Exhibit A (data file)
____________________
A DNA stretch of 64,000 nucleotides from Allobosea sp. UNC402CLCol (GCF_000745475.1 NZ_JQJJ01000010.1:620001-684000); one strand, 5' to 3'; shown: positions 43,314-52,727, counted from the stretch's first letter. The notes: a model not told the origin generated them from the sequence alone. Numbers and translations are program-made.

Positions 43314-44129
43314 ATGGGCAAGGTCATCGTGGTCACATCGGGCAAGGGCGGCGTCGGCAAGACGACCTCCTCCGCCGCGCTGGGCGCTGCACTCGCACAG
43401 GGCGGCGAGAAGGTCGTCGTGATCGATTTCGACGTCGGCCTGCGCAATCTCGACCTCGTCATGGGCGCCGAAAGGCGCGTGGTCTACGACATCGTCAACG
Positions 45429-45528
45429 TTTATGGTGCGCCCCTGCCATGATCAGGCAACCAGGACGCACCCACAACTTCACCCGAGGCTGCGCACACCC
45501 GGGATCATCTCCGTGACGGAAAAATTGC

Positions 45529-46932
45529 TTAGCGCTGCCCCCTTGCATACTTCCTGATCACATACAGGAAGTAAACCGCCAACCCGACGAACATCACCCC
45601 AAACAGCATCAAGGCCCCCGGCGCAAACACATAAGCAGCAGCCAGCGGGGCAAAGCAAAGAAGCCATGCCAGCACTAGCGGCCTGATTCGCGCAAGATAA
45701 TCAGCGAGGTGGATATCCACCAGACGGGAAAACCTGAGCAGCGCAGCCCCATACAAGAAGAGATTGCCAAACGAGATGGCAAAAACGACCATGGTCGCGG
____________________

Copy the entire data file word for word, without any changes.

A DNA stretch of 64,000 nucleotides from Allobosea sp. UNC402CLCol (GCF_000745475.1 NZ_JQJJ01000010.1:620001-684000); one strand, 5' to 3'; shown: positions 43,314-52,727, counted from the stretch's first letter. The notes: a model not told the origin generated them from the sequence alone. Numbers and translations are program-made.

Positions 43314-44129
43314 ATGGGCAAGGTCATCGTGGTCACATCGGGCAAGGGCGGCGTCGGCAAGACGACCTCCTCCGCCGCGCTGGGCGCTGCACTCGCACAG
43401 GGCGGCGAGAAGGTCGTCGTGATCGATTTCGACGTCGGCCTGCGCAATCTCGACCTCGTCATGGGCGCCGAAAGGCGCGTGGTCTACGACATCGTCAACG
Positions 45429-45528
45429 TTTATGGTGCGCCCCTGCCATGATCAGGCAACCAGGACGCACCCACAACTTCACCCGAGGCTGCGCACACCC
45501 GGGATCATCTCCGTGACGGAAAAATTGC

Positions 45529-46932
45529 TTAGCGCTGCCCCCTTGCATACTTCCTGATCACATACAGGAAGTAAACCGCCAACCCGACGAACATCACCCC
45601 AAACAGCATCAAGGCCCCCGGCGCAAACACATAAGCAGCAGCCAGCGGGGCAAAGCAAAGAAGCCATGCCAGCACTAGCGGCCTGATTCGCGCAAGATAA
45701 TCAGCGAGGTGGATATCCACCAGACGGGAAAACCTGAGCAGCGCAGCCCCATACAAGAAGAGATTGCCAAACGAGATGGCAAAAACGACCATGGTCGCGG